The federal government keeps a fairly tight hold on military service records. It takes 62 years after a military discharge before a vet's service records join the National Archives and become available to the public. Until that time, a military record is released only on a "need-to-know" basis.
The federal government keeps a fairly tight hold on military service records. It takes 62 years after a military discharge before a vet's service records join the National Archives and become available to the general public. Until that time, a military record is released only on a "need-to-know" basis, unless you're the vet in question or a member of the vet's immediate family. If you're an employer seeking to verify an applicant's service, standard operating procedure is to request the official documents from the applicant.
Request Payment Records
The easiest way for an applicant to prove recent or current military service is to provide a Leave and Earnings Statement. This is the military version of a pay stub and is issued monthly. It gives information on pay grade, accumulated leave, earnings and tax withholding. The Army, Navy, Air Force and Marines all have their own versions of this statement, but all branches instruct their members to keep the LES with their records, and in a safe place. Alternately, the Defense Financing and Account Service allows all military to access their pay statement online through myPay which, as of April, 2015, was available only to Internet Explorer 8.0 or later browsers.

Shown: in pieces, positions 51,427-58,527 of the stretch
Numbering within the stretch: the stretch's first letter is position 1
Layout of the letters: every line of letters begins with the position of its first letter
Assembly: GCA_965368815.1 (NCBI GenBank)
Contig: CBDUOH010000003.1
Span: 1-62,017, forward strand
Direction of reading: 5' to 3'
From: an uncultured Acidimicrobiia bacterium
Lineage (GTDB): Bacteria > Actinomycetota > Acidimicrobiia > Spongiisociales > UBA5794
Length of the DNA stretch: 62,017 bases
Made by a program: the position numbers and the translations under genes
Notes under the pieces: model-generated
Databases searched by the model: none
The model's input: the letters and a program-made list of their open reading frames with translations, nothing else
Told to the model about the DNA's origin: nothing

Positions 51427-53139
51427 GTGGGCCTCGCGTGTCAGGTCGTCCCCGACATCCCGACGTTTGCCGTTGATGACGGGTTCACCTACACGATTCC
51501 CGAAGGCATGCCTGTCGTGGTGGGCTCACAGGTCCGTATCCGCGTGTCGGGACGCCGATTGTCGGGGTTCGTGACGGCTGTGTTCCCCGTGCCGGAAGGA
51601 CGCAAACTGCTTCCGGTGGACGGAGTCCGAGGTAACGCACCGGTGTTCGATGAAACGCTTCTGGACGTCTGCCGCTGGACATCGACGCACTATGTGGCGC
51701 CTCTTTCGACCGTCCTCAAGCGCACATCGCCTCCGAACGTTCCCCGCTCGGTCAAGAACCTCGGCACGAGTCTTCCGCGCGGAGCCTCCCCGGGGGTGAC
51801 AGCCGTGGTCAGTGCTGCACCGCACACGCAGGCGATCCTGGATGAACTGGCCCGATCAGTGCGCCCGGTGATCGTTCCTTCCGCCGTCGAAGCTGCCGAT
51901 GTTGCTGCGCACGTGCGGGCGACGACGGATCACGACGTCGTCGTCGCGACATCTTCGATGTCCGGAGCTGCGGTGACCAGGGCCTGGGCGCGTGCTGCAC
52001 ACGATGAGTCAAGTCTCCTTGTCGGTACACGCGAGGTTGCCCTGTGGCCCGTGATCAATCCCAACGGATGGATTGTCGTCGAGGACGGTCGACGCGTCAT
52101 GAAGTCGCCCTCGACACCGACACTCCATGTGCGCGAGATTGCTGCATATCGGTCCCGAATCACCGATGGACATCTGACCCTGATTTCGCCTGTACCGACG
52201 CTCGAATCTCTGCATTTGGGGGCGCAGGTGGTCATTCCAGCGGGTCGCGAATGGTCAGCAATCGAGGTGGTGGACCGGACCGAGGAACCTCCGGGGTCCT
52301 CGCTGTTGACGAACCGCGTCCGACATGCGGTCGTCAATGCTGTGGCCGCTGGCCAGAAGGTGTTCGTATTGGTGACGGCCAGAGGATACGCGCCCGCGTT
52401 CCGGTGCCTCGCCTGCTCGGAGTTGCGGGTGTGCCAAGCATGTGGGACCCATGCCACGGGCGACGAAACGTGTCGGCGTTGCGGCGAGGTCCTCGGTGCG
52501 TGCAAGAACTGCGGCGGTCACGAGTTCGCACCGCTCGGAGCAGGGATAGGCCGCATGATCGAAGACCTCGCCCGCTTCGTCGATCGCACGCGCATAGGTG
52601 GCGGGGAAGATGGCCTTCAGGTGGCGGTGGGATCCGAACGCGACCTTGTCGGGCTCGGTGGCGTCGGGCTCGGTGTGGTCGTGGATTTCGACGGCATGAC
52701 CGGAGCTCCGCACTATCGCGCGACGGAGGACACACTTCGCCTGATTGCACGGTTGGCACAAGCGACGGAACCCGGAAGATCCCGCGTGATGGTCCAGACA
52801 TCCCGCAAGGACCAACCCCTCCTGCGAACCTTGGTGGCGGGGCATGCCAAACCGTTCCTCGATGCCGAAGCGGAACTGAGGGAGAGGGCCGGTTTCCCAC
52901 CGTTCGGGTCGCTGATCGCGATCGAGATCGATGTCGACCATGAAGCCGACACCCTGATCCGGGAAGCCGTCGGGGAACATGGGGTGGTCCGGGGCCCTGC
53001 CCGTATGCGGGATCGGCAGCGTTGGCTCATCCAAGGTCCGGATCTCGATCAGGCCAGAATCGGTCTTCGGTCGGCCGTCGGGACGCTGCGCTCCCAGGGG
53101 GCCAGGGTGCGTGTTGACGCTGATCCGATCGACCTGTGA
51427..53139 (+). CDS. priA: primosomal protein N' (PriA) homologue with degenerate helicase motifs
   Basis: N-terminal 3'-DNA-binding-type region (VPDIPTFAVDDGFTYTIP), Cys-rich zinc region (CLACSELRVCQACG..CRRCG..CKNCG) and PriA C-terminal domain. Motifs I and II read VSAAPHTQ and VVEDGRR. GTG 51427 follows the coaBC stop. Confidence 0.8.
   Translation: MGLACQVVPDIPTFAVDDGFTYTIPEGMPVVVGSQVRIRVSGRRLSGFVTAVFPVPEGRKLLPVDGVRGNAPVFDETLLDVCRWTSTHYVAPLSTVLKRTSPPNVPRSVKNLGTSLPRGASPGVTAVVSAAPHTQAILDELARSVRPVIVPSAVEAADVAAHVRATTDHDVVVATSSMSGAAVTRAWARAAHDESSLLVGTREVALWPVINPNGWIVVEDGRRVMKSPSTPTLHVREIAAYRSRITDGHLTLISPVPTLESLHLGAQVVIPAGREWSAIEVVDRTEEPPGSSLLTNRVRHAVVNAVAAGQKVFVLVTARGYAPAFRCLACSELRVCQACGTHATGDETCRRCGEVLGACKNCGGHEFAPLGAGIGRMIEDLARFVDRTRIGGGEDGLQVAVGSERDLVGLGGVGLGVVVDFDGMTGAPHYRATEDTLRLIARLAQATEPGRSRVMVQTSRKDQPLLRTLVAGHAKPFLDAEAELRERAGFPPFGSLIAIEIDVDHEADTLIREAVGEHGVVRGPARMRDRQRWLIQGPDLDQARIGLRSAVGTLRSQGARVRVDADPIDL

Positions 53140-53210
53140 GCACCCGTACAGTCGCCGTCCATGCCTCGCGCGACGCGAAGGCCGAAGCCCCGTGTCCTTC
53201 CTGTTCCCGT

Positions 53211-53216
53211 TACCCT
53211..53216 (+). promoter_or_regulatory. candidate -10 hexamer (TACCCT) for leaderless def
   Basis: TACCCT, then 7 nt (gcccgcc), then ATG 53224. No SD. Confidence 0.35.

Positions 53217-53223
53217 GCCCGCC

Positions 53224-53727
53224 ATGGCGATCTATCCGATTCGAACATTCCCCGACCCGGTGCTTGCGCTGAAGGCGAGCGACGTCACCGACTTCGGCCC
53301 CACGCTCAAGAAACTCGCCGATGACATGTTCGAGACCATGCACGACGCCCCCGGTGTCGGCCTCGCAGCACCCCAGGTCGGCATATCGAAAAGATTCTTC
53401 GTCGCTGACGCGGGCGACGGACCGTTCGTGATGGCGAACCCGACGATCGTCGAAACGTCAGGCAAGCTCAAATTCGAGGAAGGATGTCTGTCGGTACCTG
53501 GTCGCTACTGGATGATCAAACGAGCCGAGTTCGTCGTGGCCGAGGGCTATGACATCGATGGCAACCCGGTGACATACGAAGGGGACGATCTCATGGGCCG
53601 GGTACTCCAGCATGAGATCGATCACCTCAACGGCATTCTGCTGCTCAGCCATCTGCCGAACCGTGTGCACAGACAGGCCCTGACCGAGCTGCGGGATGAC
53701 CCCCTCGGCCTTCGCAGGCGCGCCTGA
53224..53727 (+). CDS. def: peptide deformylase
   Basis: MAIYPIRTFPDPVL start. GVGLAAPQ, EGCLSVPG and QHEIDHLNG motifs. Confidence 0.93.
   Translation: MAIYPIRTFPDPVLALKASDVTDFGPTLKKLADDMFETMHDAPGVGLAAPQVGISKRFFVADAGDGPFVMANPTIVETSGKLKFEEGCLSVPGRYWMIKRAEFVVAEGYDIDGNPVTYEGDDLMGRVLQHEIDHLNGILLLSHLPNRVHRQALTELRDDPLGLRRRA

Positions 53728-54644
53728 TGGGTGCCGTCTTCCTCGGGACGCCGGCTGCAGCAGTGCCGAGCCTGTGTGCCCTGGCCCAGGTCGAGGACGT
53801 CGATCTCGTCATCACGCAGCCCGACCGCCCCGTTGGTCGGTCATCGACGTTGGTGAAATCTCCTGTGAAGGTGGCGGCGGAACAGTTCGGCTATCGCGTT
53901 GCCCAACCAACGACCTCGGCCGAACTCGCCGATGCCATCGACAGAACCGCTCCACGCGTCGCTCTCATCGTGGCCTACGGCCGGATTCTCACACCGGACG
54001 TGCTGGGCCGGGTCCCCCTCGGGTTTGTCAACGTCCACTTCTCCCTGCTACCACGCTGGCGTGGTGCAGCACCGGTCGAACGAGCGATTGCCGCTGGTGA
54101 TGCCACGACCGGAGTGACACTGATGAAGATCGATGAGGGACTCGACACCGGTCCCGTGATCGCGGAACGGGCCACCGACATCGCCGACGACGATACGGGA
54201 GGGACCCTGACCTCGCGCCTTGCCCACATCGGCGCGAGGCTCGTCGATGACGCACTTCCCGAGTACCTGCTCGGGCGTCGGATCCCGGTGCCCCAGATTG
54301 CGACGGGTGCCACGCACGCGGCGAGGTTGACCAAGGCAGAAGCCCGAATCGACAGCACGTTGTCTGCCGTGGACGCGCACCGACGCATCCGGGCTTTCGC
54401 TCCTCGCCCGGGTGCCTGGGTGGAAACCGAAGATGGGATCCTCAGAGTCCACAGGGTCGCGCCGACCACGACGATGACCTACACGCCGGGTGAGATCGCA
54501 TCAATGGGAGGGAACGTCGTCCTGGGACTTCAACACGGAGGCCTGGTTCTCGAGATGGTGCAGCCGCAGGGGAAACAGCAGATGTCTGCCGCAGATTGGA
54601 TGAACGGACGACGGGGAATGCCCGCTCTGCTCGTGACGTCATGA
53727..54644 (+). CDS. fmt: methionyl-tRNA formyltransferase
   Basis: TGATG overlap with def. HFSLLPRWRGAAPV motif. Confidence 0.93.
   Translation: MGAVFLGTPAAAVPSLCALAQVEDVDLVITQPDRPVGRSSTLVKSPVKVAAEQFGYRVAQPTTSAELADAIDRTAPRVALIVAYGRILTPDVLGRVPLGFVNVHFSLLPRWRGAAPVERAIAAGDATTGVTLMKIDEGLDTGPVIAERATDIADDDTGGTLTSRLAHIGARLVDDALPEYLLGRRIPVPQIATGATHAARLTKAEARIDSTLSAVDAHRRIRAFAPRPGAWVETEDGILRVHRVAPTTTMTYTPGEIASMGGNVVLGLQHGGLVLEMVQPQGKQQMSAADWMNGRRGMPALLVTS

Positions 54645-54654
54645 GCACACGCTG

Check the Card
A faster method, although not as secure, is to request the applicant's Common Access Card, which serves as a standard ID document for active-duty military. These smart cards carry a color photograph, the bearer's full name, and service branch. Examine the CAC carefully, however--they also are issued to contractors and civilians who work for the military.
Verify Via the Web
If you need to verify military service for an online application, another option is the ID.me site. This system is widely used by vets seeking out special programs and offers, and who need to rapidly confirm they've been active-duty military. They set up a "Troop ID" account with proof of their status; the site then provides the credentials to anyone who makes an inquiry. ID.me is also used by students, teachers and first responders.
Veterans can also request their own military records online through the eVetRecs system. The online request form goes through four steps, in which a military veteran provides personal information to verify his identity and select the documents he's requesting, which can include medical records, the separation document (DD-214) and his Official Military Personnel File. The form must be signed and dated, and then faxed or mailed to the National Personnel Record Center, a division of the National Archives.